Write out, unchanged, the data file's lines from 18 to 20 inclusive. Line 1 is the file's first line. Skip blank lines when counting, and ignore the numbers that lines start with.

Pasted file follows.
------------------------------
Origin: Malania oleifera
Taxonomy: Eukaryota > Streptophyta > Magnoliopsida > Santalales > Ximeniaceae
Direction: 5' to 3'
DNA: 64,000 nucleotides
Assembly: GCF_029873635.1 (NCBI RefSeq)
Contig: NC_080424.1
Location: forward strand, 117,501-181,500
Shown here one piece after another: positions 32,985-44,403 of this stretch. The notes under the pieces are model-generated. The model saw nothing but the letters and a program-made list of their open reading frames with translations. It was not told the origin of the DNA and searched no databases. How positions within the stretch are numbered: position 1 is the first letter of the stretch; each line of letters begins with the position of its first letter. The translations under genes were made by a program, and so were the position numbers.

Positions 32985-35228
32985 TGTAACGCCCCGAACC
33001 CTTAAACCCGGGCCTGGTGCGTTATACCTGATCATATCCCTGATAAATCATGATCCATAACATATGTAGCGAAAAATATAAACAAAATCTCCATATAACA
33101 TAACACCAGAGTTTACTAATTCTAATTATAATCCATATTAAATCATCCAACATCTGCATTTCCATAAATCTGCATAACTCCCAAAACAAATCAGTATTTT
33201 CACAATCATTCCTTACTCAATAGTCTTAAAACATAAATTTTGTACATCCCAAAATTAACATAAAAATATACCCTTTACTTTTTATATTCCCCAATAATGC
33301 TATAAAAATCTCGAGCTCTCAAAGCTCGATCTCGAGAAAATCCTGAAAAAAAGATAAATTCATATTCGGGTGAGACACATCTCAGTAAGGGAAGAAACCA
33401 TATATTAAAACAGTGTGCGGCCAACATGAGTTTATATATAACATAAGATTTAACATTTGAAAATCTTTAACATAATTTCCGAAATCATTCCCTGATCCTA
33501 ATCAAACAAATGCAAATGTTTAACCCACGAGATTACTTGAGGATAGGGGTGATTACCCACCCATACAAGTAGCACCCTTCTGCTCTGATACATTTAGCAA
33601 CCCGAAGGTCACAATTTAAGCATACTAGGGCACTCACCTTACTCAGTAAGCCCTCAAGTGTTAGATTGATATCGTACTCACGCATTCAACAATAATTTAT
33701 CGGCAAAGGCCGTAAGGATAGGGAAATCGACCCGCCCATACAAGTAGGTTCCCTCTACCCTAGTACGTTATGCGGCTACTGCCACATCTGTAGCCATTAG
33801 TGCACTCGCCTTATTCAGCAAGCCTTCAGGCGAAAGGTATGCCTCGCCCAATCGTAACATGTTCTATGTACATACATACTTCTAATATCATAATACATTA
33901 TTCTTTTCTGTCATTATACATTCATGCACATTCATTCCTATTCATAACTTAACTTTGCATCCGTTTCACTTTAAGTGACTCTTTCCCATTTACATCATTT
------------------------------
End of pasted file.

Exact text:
33701 CGGCAAAGGCCGTAAGGATAGGGAAATCGACCCGCCCATACAAGTAGGTTCCCTCTACCCTAGTACGTTATGCGGCTACTGCCACATCTGTAGCCATTAG
33801 TGCACTCGCCTTATTCAGCAAGCCTTCAGGCGAAAGGTATGCCTCGCCCAATCGTAACATGTTCTATGTACATACATACTTCTAATATCATAATACATTA
33901 TTCTTTTCTGTCATTATACATTCATGCACATTCATTCCTATTCATAACTTAACTTTGCATCCGTTTCACTTTAAGTGACTCTTTCCCATTTACATCATTT